University News

UDM’s DCDC helps give Detroit residents an active voice through Detroit Works Project

detroit works
DCDC Executive Director Dan Pitera discusses details of Detroit Works
Long Term Planning with a group of youth sampled from various youth-based
groups and organizations from across Detroit.
Improving the quality of life for all Detroiters is the goal of the Detroit Works Project, spearheaded by Detroit Mayor Dave Bing. Consisting of two distinct tracks—Short Term Actions (administered within the Mayor’s Office) and Long Term Planning (outside of the Mayor’s Office)—University of Detroit Mercy’s Detroit Collaborative Design Center (DCDC) is facilitating the Long Term Planning Community Engagement process with the goal of creating a Strategic Framework Plan by August 2012—a 1.5 million dollar effort funded by the Ford Foundation. This plan will serve as a road map that can guide the actions of a wide variety of constituents on issues such as economic growth, land use, neighborhoods, public land, zoning, city systems and infrastructure.

“We’re planning to do things differently in order for tomorrow to be different,” said Dan Pitera, executive director of the DCDC. “If we do nothing, then Detroit’s quality of life will continue to decline,” he said.   

Completing the Strategic Framework Plan requires a four-phase process, each building on the results of the prior. The Community Engagement Team is currently finishing the second phase, matching different solutions with on-the-ground and new opportunities.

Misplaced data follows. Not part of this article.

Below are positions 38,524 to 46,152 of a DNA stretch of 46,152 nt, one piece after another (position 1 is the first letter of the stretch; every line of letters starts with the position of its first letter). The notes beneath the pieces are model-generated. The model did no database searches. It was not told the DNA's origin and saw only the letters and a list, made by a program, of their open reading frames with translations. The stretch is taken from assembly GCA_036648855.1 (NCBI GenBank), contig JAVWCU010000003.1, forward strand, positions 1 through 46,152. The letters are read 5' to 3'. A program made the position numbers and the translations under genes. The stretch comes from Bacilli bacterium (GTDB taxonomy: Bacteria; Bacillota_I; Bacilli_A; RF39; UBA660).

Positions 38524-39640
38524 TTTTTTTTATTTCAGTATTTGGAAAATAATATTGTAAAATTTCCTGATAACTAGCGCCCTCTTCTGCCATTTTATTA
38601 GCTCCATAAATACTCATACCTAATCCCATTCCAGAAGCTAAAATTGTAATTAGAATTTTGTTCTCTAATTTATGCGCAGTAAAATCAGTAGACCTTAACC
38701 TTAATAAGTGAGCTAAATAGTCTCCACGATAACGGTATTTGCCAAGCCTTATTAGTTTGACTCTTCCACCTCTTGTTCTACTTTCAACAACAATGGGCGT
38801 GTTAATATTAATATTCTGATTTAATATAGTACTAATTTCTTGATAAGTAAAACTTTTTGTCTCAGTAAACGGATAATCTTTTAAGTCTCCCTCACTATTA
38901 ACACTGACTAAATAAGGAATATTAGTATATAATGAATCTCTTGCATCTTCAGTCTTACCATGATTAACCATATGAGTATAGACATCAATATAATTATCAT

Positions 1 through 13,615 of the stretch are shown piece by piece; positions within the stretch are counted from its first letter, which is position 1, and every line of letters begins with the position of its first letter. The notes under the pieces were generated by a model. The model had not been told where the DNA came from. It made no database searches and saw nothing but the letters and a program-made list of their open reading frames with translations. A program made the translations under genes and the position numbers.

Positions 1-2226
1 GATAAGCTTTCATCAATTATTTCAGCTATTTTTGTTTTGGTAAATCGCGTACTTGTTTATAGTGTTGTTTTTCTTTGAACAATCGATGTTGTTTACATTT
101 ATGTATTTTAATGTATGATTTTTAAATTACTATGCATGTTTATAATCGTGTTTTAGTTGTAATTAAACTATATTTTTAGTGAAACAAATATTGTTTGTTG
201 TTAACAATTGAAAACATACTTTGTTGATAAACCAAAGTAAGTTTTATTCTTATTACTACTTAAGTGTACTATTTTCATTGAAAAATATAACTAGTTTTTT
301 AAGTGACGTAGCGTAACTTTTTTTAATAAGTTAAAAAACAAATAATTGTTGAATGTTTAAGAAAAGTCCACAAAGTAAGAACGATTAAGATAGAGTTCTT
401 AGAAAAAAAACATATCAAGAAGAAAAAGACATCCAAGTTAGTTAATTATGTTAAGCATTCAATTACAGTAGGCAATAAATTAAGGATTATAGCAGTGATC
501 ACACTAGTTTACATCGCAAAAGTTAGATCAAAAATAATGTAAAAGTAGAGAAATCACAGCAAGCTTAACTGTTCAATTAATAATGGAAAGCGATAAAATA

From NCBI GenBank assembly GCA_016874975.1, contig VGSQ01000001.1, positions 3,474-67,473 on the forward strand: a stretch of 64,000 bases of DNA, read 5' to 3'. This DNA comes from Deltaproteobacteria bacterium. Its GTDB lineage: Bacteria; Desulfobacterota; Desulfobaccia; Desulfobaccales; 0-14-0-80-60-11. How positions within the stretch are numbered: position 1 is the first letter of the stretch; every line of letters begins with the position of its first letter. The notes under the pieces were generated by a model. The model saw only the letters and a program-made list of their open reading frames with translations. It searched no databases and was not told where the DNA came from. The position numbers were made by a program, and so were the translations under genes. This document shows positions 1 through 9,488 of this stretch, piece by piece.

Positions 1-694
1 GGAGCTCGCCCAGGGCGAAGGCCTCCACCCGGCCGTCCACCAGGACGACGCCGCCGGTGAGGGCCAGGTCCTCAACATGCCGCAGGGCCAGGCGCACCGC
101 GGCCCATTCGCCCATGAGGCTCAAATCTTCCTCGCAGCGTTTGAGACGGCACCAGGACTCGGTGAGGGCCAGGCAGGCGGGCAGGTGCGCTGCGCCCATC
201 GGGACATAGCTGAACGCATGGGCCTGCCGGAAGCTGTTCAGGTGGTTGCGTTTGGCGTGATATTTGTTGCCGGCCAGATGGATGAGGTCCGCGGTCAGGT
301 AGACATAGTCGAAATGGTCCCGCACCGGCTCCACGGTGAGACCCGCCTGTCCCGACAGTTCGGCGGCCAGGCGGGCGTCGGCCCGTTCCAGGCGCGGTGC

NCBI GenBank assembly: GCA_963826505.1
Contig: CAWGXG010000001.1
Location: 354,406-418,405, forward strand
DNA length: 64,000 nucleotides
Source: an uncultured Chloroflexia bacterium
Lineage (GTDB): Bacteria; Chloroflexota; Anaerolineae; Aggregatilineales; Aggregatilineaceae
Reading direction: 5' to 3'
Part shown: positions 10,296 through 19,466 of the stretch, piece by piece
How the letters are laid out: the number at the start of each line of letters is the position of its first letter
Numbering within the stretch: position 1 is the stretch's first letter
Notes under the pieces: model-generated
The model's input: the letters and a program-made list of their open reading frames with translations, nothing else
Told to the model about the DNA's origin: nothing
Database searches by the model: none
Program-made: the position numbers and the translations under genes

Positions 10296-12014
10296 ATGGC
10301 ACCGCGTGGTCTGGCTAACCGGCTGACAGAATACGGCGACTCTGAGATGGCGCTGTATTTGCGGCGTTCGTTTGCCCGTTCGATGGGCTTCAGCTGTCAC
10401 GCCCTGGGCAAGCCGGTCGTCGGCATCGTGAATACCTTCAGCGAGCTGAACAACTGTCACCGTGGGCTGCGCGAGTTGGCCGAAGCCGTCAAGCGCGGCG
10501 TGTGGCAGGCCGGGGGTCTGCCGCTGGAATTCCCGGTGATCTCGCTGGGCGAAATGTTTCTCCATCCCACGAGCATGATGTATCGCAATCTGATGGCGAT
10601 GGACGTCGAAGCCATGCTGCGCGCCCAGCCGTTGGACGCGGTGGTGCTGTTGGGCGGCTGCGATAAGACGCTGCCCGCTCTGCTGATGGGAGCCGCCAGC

“Much of the first and second phases have really been about rebuilding enthusiasm and trust among members of the Detroit community,” said Pitera. “To do that, we need to meet them where they are, we can’t wait for them to come to us.”

To this effect, the team has designed and built a “Roaming Table,” a portable display which highlights key points of the project.

“We bring the table to places where people gather,” said Pitera. “We were at Café con Leche, in Southwest Detroit the other day.” 

The Roaming Table is part of what Pitera describes as “random acts of engagement.” Other strategies include attending existing community meetings and hosting dinner parties—activities performed by the project’s street team and ambassadors.

Since most of these positions are new, Detroit Works is living up to its name. The project has hired 64 people in the past six months, 48 of them Detroiters, 23 for newly created jobs.

“People are our greatest asset,” said Pitera. And it’s the people who will define the vision of the project. “We didn’t come in with an idea of what the end result would look like,” said Pitera. “The vision is being created by the Detroit community, through the process of engagement.” 

Through this first phase, Detroiters have indicated the quality of life elements that are most important to them: safety, education, public services, a sense of community and identity, retail services, housing, physical environment, culture, career/job opportunities, recreation, health, environment, and mobility. Based on these priorities, the team has identified 12 Imperatives, or “things we
must do” to realize Detroit’s potential and improve the quality of life for all. 

As they move into the Strategies phase, their work will be positioned to complete the Strategic Framework Plan over the summer months, which will consist of specific action steps. The Plan must first be approved by the project Steering Committee, which was assembled by and reports to Mayor Bing.


More information about the Detroit Works Project can be found at www.detroitworksproject.com, on facebook on twitter, and on youtube

by Cate Caldwell, UDM Director, Office of Sponsored Programs


For more information about UDM, or to apply online, go to www.udmercy.edu/apply.


Print Friendly Print-friendly